Extent 1          2          3 Extent of pleural thickening is defined in terms of the maximum length of pleural involvement, or as the sum of maximum lengths, whether seen in profile or face-on.
1 = total length equivalent up to one quarter of the projection of the lateral chest wall
2 = total length exceeding one quarter but not one half of the projection of the lateral chest wall
3 = total length exceeding one half of the projection of the lateral chest wall
Diaphragm Presence Y          N A plaque involving the diaphragmatic pleura is recorded as present (Y) or absent (N), separately for the right (R) and left (L) thorax.
  Site R          L  
Costrophrenic
angle 
obliteration Presence Y          N The presence (Y) or absence (N) of costophrenic angle obliteration is recorded separately from thickening over other areas, for the right (R) and left (L) thorax. The lower limit for this obliteration is defined by a standard radiograph
  Site R          L If the thickening extends up the chest wall, then both costophrenic angle obliteration and pleural thickening should be recorded.
Pleural
calcification Site   The site and extent of pleural calcification are recorded separately for the two lungs, and the extent defined in terms of dimensions.
  Chest wall R          L  
  Diaphragm R          L  
  Other R          L “Other” includes calcification of the mediastinal and pericardial pleura.
  Extent 1          2          3 1 = an area of calcified pleura with greatest diameter up to about 20 mm, or a number of such areas the  sum of whose greatest diameters does not exceed about 20 mm.
2 = an area of calcified pleura with greatest diameter exceeding about 20 mm and up to about 100 mm, or a number of such areas the sum of whose greatest diameters exceeds about 20 mm but does not exceed about 100 mm.
3 = an area of calcified pleura with greatest diameter exceeding about 100 mm, or a number of such areas whose sum of greatest diameters exceeds about 100 mm.
Symbols
    It is to be taken that the definition of each of the symbols is preceded by an appropriate word or phrase such as “suspect”, “changes suggestive of”, or “opacities suggestive of”, etc.
  ax Coalescence of small pneumoconiotic opacities
  bu Bulla(e)
  ca Cancer of lung or pleura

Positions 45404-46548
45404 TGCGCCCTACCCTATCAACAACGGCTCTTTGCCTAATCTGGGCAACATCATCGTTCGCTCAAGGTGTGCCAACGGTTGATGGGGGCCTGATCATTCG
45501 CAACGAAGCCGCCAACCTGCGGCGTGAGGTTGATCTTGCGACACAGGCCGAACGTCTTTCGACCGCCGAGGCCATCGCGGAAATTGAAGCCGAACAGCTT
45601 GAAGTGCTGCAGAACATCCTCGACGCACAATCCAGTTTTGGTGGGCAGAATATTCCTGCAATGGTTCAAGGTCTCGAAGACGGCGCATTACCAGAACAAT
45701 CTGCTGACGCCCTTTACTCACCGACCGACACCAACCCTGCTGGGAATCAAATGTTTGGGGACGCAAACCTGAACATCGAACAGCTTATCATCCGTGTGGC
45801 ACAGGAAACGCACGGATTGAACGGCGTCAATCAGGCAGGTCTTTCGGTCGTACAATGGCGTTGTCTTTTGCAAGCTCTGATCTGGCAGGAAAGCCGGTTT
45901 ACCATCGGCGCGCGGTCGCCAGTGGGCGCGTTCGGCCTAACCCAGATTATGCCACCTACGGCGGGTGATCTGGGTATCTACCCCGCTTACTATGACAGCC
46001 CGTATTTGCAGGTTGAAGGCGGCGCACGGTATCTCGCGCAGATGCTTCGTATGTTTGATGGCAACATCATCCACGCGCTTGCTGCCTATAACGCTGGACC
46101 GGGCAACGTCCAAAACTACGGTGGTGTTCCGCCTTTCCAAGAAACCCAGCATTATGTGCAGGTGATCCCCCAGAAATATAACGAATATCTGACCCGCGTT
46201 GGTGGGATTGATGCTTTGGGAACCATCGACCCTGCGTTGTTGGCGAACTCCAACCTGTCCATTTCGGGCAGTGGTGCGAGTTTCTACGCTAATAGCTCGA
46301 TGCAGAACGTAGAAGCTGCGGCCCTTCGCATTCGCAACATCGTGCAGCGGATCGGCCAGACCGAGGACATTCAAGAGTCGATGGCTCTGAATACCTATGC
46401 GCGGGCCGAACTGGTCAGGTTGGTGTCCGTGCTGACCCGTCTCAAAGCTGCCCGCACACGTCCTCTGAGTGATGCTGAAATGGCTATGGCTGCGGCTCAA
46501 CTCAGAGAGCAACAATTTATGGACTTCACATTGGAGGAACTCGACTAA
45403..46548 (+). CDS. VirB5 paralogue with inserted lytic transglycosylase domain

cn Calcification in small pneumoconiotic opacities
  co Abnormality of cardiac size or shape
  cp Cor pulmonale
  cv Cavity
  di Marked distortion of the intrathoracic organs
  ef Effusion
  em Definite emphysema
  es Eggshell calcification of hilar or mediastinal lymph nodes
  fr Fractured rib(s)
  hi Enlargement of hilar or mediastinal lymph nodes
  ho Honeycomb lung
  id Ill-defined diaphragm
  ih Ill-defined heart outline
  kl Septal (Kerley) lines
  od Other significant abnormality
  pi Pleural thickening in the interlobar fissure of mediastinum
  px Pneumothorax
  rp Rheumatoid pneumoconiosis
  tb Tuberculosis
Comments
  Presence Y  N Comments should be recorded pertaining to the classification of the radiograph, particularly if some other cause is thought to be responsible for a shadow which could be thought by others to have been due to pneumoconiosis; also to identify radiographs for which the technical quality may have affected the reading materially.

 

The Classification is based on a set of standard radiographs, a written text and a set of notes (OHS No. 22). There are no features to be seen in a chest radiograph which are pathognomonic of dust exposure. The essential principle is that all appearances which are consistent with those defined and represented in the standard radiographs and the guideline for the use of the ILO International Classification, are to be classified. If the reader believes that any appearance is probably or definitively not dust related, the radiograph should not be classified but an appropriate comment must be added. The 22 standard radiographs have been selected after international trials, in such a way as to illustrate the mid-categories standards of profusion of small opacities and to give examples of category A, B and C standards for large opacities. Pleural abnormalities (diffuse pleural thickening, plaques and obliteration of costophrenic angle) are also illustrated on different radiographs.

Discussion in particular at the Seventh International Pneumoconioses Conference, held in Pittsburgh in 1988, indicated the need for improvement of some parts of the classification, in particular those concerning pleural changes. A discussion group meeting on the revision of the ILO International Classification of Radiographs of Pneumoconioses was convened in Geneva by the ILO in November 1989. The experts made the suggestion that the short classification is of no advantage and can be deleted. As regards pleural abnormalities, the group agreed that this classification would now be divided into three parts: “Diffuse pleural thickening”; “Pleural plaques”; and “Costophrenic angle obliteration”. Diffuse pleural thickening might be divided into chest wall and diaphragm. They were identified according to the six zones—upper, middle and lower, of both right and left lungs. If a pleural thickening is circumscribed, it could be identified as a plaque. All plaques should be measured in centimetres. The obliteration of the costophrenic angle should be systematically noted (whether it exists or not). It is important to identify whether the costophrenic angle is visible or not. This is because of its special importance in relation to pleural diffuse thickening. Whether plaques are classified or not should be merely indicated by a symbol. The flattening of the diaphragm should be recorded by an additional symbol since it is a very important feature in asbestos exposure. The presence of plaques should be recorded in these boxes using the appropriate symbol “c” (calcified) or “h” (hyaline).

A full description of the classification, including its applications and limitation is found in the publication (ILO 1980). The revision of the classification of radiographs is a continuous ILO process, and a revised guideline should be published in the near future (1997-98) taking into account the recommendations of these experts.